Years ago, I took anti-anxiety medication that helped.  However, I had problems with sleepiness and memory loss which, ironically, made it harder to relax.  It eventually started to lose it’s effects this year and I came off them under a doctor’s supervision.  No one wants to take medication, but I can honestly tell you it helped.  The doubt and panic have made a resurgence.  It will take some lifestyle changes, like cutting way back on caffeine, finding exercise time, socializing more with people, etc.  I may very well have to talk to the doctor again or see a counselor at some point.  Still, things are far better than the time before the medication.  I sincerely hope I’ve reached a manageable plateau.  When I’m out taking a class, working or volunteering, I feel so much better.  I feel worthwhile in learning new concepts, connecting with people, making people happy, and more.  If I can get out there more, I think those three animals will hibernate more.

However, it does bother me that I’m not “right” in my own mind.  I do enjoy solitude and working on my own, but then I’m overcome with panic and doubt even when I’m dedicated to putting something stressful out of my mind.  These struggles take time and energy away from me, and I need that energy to live and thrive.  How do I get my energy back?  How do I preserve it?  How do I get more?  These are important questions I’m trying to find out.  I’d honestly like to shoot that lion, elephant, and monkey, though I recognize that may not be possible.

It may seem like a weakness to admit having these mental issues.  It’s not.  Years ago, I read webcomic artist Mike “Gabe” Krahulik’s post regarding his anxiety battles.  It took about two years before I recalled that post and decided that a visit to the doctor was needed.  One of my relatives fought depression and supported my decision.  Just like Gabe, I was given anti-anxiety medication (though I was never given an official diagnosis).  Posts like Gabe’s and mine break down the stigma of mental illness and mental health problems.  We need more of these posts, not less.  I know Gabe has been a controversial figure, but I owe him one.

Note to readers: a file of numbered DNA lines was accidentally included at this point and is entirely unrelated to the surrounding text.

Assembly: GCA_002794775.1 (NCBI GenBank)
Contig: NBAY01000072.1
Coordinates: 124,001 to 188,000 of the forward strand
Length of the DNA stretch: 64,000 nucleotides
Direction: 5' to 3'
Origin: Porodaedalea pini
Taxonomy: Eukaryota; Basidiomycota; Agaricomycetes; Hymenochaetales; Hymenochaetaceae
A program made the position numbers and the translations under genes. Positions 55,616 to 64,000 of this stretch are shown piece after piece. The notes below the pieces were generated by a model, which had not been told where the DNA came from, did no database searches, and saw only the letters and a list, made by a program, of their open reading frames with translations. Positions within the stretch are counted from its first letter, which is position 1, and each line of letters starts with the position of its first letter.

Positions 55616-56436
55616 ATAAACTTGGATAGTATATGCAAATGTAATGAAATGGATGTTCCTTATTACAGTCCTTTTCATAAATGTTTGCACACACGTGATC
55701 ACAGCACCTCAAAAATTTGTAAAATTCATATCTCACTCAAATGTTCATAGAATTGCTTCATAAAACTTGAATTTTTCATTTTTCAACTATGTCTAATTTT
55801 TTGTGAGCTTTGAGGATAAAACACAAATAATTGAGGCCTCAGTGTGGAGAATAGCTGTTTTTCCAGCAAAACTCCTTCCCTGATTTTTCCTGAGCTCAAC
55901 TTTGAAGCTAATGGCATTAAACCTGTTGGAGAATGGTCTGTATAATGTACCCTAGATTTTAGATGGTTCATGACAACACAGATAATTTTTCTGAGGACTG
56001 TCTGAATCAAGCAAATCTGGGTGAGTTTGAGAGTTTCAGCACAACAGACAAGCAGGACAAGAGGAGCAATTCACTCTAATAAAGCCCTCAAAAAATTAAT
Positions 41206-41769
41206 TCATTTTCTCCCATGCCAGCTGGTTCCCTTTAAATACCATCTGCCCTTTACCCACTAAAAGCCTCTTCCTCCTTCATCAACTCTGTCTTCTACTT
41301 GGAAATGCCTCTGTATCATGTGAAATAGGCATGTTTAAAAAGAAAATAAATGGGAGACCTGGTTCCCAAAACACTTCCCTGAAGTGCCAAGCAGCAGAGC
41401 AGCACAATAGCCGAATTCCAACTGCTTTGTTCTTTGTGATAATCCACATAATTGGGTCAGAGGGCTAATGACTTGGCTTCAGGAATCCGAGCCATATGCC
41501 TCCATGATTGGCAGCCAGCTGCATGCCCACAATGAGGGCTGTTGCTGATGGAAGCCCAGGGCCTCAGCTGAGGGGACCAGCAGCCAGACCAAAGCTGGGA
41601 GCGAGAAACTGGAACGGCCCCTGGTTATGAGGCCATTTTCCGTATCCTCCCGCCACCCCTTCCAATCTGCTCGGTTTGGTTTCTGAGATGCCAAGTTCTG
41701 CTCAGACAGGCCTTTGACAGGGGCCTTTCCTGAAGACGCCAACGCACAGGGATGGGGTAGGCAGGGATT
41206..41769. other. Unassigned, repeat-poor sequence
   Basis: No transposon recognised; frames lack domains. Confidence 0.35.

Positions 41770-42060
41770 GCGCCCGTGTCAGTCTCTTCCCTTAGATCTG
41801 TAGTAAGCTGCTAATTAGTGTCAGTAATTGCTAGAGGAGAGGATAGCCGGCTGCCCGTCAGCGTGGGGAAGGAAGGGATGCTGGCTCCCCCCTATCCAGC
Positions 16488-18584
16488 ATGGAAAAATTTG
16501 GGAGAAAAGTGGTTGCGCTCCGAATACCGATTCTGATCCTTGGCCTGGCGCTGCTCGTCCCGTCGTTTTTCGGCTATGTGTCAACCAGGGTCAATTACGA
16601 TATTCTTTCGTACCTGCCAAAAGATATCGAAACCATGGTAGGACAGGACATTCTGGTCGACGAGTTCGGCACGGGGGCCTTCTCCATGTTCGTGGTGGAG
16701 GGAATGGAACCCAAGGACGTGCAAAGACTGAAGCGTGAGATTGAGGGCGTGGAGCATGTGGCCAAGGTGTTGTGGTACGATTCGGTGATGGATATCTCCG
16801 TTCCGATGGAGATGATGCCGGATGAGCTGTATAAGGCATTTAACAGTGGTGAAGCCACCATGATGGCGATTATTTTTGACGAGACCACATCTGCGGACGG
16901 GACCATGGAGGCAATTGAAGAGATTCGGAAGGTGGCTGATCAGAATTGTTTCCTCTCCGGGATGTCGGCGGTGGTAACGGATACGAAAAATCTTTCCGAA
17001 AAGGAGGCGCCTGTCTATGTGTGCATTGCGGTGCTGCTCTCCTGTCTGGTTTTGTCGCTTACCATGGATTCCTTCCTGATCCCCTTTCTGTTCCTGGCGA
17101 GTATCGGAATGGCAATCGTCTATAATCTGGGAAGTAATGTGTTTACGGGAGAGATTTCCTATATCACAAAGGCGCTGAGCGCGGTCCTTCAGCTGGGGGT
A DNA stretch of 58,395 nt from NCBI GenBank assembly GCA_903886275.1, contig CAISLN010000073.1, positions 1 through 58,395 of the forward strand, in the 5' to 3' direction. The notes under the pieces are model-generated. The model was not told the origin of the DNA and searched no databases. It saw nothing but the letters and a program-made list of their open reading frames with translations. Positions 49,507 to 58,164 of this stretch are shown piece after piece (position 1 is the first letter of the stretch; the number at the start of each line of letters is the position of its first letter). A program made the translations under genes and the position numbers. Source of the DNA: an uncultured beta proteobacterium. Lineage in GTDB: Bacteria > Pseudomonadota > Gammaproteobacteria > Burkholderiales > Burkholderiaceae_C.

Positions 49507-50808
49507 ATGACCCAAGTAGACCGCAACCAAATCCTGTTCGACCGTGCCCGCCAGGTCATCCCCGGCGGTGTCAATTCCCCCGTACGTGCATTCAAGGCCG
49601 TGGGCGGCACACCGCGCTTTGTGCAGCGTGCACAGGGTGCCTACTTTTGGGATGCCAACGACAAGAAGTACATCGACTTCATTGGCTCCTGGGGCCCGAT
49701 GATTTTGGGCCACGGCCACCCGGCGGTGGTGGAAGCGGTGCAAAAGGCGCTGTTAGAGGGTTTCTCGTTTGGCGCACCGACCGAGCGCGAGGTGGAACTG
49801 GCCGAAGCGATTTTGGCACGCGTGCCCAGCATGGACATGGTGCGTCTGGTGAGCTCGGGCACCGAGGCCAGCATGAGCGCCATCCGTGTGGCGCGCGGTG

At least one or two my past posts were influenced by the Panic Elephant and the Doubt Lion.  Should you come across such posts of mine in the future written that way, you can understand why.  Don’t be afraid to tell me I’m being too negative.  I can be off-putting or standoffish sometimes, yet I never forget a kindness or a promise.  The strange thing is that some of the greatest writers, artists, and actors have had mental health problems and were able to make the greatest works in the world.  I try to write when I’m anxious or depressed, and I have a tough time writing anything.  Going forward, I’d rather write about happy subjects or even weird subjects.

To everyone with their own inner circus problems, I’ll quote the immortal comic Red Green and say “Remember, I’m pullin’ for ya.  We’re all in this together!”

 

Meta note:  Good news!  I’m using tags now to get a wider audience.  I should have been using them from the beginning.  D’oh!

 

 

Advertisements

2 thoughts on “The Ring Master, the Panic Elephant, the Doubt Lion, and the Rage Monkey

Leave a Reply

Fill in your details below or click an icon to log in:

WordPress.com Logo

You are commenting using your WordPress.com account. Log Out / Change )

Twitter picture

You are commenting using your Twitter account. Log Out / Change )

Facebook photo

You are commenting using your Facebook account. Log Out / Change )

Google+ photo

You are commenting using your Google+ account. Log Out / Change )

Connecting to %s